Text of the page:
Excess coverage issues require independent advice from your own attorney. In my states I would put the affidavit through the shredder. But, I am not licensed in FL. Retain your own attorney with your interests in mind, not those of the insurance company, which essentially wants to close a file. Read the section titled Legal Defense in this article: BLUE LINK BELOW
Law Offices of Andrew D. Myers, North Andover, MA & Derry, NH provide answers for informational purposes only. Actual legal advice can only be given by an attorney licensed in your jurisdiction, thoroughly familiar with the area of the law in which your concern lies. This creates no attorney-client relationship.
If you think the person's injuries were serious and will exceed the coverage, retain independent counsel in your city to protect your interests and assets. You can use Avvo's "find a lawyer" tool
If you only had a 10k policy and 30k in assets, you probably need to find another insurance agent. You are underinsured, and yes, you may get sued going either way. Speak to local counsel and see what they suggest you do. You obviously can't do anything "fraudulently" to hide your assets and be sure to obtain more coverage.
If you lie about your assets, then you will be digging yourself a deeper, wider legal hole since those are affidavits under oath. Tell your insurance company that you need one of their lawyers to assist you with asset protection or hire your own attorney. You may be able to create an irrevocable trust to shield those assets, but I don't practice in that area of law, so please seek competent counsel as well as increase your insurance policy's liability limits. There are other considerations such as if the money is a marital asset, etc.
The other consideration is whether or not the other party will settle for less than your policy limits. Attorneys typically demand policy limits in even soft tissue cases where the BI limits are $100K or more, yet as an adjuster, I settled dozens of soft tissue cases with $10K policy limits for less than $10K. Once opposing counsel files a lawsuit, though, it's over, because $10K is not enough to defend a case, and insurance companies fear bad faith verdicts. No sane insurance company defends on a 10/20 policy in Florida unless there is clear evidence of fraud.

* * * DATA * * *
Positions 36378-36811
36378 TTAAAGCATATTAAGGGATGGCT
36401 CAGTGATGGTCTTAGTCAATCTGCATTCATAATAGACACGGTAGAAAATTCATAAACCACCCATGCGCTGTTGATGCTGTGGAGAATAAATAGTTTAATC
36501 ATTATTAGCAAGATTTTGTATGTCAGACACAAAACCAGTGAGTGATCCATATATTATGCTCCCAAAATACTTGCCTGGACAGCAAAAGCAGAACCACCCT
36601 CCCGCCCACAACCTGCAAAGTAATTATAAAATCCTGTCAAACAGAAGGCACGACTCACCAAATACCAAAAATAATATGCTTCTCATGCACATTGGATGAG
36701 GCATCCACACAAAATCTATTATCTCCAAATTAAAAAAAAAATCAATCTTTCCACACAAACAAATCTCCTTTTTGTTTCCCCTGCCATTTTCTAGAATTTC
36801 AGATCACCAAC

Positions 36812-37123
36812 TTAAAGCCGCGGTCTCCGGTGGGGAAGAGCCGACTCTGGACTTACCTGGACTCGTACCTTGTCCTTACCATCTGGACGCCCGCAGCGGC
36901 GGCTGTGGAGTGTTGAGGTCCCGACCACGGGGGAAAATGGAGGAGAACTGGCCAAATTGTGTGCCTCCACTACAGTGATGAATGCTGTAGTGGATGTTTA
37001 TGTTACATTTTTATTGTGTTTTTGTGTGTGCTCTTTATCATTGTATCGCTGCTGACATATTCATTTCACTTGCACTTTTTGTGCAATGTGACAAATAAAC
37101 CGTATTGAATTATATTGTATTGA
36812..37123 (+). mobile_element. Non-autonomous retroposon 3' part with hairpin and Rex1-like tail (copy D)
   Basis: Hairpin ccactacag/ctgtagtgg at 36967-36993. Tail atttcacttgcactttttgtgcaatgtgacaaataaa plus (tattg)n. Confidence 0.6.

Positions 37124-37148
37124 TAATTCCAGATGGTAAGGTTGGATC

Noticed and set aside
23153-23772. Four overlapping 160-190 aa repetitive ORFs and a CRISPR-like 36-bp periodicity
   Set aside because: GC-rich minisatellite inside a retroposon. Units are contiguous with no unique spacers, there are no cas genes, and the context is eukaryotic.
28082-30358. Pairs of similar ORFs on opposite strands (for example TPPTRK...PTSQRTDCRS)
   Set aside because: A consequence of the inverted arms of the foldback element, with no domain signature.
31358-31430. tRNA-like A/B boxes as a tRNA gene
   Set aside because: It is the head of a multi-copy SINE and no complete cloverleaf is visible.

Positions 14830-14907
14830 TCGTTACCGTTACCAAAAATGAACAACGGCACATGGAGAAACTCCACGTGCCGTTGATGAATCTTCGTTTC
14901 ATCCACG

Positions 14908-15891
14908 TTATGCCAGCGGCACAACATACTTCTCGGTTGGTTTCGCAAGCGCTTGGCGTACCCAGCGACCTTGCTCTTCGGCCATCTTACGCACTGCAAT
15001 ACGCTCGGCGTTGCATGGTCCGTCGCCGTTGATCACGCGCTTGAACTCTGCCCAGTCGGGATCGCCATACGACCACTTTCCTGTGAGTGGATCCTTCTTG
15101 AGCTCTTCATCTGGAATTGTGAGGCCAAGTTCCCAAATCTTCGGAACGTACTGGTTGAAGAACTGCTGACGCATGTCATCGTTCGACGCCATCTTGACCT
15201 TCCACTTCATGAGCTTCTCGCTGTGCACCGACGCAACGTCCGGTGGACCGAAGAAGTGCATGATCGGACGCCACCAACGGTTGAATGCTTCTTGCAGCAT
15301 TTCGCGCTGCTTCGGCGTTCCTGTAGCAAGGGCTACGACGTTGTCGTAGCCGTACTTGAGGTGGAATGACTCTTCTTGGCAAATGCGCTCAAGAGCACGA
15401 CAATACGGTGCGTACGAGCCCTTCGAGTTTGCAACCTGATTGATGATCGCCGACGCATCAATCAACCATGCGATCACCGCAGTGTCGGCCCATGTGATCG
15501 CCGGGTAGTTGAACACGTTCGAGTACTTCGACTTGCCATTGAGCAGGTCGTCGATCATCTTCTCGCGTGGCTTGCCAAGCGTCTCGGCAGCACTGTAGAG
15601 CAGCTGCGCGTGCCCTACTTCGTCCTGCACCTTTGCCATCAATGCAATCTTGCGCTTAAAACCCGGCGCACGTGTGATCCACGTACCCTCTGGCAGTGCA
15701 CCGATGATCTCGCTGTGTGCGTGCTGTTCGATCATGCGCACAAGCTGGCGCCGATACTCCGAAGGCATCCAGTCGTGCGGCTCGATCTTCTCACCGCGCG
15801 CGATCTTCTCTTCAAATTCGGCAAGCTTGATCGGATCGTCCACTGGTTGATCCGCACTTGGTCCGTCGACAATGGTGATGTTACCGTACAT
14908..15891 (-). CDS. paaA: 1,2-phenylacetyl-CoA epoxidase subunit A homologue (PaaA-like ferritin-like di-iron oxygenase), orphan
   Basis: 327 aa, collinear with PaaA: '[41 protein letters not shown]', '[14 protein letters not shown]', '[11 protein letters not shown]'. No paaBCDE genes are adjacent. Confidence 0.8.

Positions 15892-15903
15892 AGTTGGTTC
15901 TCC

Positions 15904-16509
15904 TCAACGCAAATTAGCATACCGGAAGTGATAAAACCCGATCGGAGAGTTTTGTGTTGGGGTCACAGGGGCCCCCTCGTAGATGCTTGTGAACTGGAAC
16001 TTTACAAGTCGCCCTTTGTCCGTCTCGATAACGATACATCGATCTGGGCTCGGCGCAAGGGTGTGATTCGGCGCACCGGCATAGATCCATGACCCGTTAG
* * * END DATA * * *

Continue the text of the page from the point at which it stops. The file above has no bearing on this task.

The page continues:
As a plaintiff's attorney, I love $10K policy cases because I will file a lawsuit and go to court. Will this attorney do that? I don't know, and neither do you, so please, make preparations for the worst possible scenario, and act to prevent future scenarios.
I am a Florida attorney who practices in the areas of personal injury and criminal defense. My answers on Avvo are not legal advice, and they do not create an attorney-client relationship. If you contact me--please understand that I cannot contact you--then I will carefully evaluate your case and determine if I will accept you as a client. Unless you and I sign a contract for legal representation, then I am not your attorney. Furthermore, Avvo is a limited forum and not well-suited for complex legal analysis. You should always obtain competent legal advice from attorneys who will carefully evaluate all your case's facts. Avvo isn't the place for that.
It's possible that plaintiff's counsel may want to proceed with suit once they determine you have assets, or that they will simply ask you to contribute some of those personal assets in addition to the insurance coverage to settle the case. They may have a problem doing this, however, if they told your insurance company in their demand that they would settle for policy limits as long as you provided an affidavit. Unless they left the acceptance subject to a determination of your assets, your insurance could hold them to their demand and say the claim is settled.You should discuss this in detail with your company.
Sign up to receive a 3-part series of useful information and advice about personal injury law.